A deal to extend car rental taxes at Hartsfield-Jackson International Airport beyond their 2038 sunset to raise money for millions in taxpayer renovations at Philips Arena has cleared one hurdle: it has the blessing of the city of College Park.
The College Park City Council signed off on extending the collections through 2047 in May and now awaits a response from Atlanta Mayor Kasim Reed, said College Park Mayor Jack Longino.
Hartsfield-Jackson, which is owned by the city of Atlanta, is located in College Park. “He and I have done a lot of talking and I believe we have a deal that they will accept,” Longino told The Atlanta Journal-Constitution last month. “It gives them the money that they wanted. It gives us the money that we wanted.”
College Park has been in negotiations since December with Reed on using car rental tax proceeds to pay a large portion of the $142.5 million the Atlanta mayor has committed to overhauling Philips, the downtown Atlanta basketball arena and concert facility.
The Atlanta Hawks, the principal users of Philips, will invest about $50 million in the facility’s renovations.
Exact terms of the deal between College Park and Atlanta, however, have not been released. Repeated phone calls to the City of College Park to get more information on the terms were not returned.
The deal to renovate Philips should not be confused with a separate agreement between College Park and the Hawks to build a $20 million to $40 million facility in that south metro city for a minor league basketball team affiliated with the franchise.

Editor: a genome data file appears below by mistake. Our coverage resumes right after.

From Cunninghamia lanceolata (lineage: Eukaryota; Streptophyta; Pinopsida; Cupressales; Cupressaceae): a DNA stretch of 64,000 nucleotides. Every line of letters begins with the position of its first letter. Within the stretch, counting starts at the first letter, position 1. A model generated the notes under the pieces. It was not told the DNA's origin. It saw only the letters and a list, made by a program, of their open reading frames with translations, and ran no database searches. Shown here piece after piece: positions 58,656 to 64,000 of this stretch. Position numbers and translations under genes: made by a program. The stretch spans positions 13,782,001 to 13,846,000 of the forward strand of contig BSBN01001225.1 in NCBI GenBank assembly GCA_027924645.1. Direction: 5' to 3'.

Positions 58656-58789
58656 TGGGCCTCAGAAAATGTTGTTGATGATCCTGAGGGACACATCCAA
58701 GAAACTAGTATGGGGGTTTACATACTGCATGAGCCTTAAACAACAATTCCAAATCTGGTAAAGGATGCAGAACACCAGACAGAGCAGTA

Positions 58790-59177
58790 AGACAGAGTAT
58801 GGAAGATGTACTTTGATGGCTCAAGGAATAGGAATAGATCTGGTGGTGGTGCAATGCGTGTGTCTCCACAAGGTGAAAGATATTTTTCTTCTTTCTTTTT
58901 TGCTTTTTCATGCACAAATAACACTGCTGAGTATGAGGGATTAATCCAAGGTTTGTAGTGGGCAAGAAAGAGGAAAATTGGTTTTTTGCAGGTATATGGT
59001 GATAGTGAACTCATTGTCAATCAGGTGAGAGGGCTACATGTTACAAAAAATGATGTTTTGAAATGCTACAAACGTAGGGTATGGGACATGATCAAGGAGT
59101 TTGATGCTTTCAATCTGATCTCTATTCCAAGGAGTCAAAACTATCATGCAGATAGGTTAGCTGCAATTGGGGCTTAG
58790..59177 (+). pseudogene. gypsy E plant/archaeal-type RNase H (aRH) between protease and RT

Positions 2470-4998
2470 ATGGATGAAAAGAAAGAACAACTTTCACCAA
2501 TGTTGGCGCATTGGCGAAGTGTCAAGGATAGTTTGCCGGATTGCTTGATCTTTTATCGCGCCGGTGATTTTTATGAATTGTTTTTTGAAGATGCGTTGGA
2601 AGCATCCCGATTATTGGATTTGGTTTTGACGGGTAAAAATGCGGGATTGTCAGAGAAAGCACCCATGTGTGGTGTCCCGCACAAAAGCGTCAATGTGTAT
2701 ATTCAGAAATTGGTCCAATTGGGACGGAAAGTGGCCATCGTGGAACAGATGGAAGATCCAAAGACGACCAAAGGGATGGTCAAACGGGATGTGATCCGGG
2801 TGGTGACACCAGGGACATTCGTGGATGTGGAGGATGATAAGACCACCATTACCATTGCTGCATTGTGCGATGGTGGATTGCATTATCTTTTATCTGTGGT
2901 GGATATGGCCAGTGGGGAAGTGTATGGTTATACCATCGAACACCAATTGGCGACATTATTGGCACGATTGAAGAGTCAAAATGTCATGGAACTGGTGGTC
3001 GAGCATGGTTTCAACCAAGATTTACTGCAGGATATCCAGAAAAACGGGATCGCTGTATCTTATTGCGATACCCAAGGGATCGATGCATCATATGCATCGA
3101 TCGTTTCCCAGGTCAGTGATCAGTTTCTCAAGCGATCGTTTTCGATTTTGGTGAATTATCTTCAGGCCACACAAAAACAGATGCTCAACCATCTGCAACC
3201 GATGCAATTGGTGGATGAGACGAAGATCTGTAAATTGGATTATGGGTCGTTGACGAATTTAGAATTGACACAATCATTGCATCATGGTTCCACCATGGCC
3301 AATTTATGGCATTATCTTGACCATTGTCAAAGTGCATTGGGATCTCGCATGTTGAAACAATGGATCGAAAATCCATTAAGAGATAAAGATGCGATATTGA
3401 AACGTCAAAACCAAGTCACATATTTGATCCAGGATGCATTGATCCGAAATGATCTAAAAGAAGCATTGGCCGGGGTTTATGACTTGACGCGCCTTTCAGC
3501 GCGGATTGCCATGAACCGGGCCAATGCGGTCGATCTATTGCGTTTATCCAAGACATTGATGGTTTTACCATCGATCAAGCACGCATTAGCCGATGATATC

On Tuesday, Reed said he was reviewing the deal between Atlanta and College Park for the car tax extension, but declined to give any details about the agreement or provide a timeline when he would make a decision on whether he will OK it.
“I will talk about the results of (the agreement) when we’re done,” Reed said Tuesday at a groundbreaking ceremony for a manufacturing facility for Monday Night Brewing in Atlanta’s West End. “Everything is in really nice shape.”
Reed said his office is working on the fine print of the agreement and was confident negotiations had gone in the right direction.
“I feel good about closing it out,” he said.
Renovating Philips was used as a carrot to lock the Hawks in at the arena. The team added 18 years to their lease last November and will play at Philips until 2046.
After current arena debt is paid off, the team would pay $5.9 million per year in annual rent through the life of the lease, which includes a $200 million "break-up fee" to keep the franchise from leaving.
Former Atlanta City Council President Cathy Woolard, who is running to succeed Reed as mayor, said there are better uses for these funds. In addition to Philips, proceeds from car rentals can also be used for tourism and cultural activities. That could go a long way to support the city’s arts centers, which desperately need support.
“We have tons of other facilities that need renovations,” she said. “We have needs for the arts and parks and the basics like sidewalks and fixing potholes. Those are the things that are important to Atlanta.”
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